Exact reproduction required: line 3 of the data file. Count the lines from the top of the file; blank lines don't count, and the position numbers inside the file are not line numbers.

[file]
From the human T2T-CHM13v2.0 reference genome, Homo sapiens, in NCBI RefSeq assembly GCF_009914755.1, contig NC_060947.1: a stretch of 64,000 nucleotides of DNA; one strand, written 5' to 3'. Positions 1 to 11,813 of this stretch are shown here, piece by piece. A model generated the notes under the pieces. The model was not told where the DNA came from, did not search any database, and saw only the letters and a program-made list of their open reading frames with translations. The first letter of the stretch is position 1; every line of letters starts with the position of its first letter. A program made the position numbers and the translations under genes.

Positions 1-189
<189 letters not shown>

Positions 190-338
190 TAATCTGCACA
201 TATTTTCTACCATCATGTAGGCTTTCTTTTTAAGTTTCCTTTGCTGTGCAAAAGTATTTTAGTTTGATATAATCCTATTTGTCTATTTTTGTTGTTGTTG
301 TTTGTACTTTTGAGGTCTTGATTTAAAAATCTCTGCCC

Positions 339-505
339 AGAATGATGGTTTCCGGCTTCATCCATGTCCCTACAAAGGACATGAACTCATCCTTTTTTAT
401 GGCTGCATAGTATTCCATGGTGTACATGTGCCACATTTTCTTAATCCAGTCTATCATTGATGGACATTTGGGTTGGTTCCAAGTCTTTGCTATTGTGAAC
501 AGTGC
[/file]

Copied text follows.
<189 letters not shown>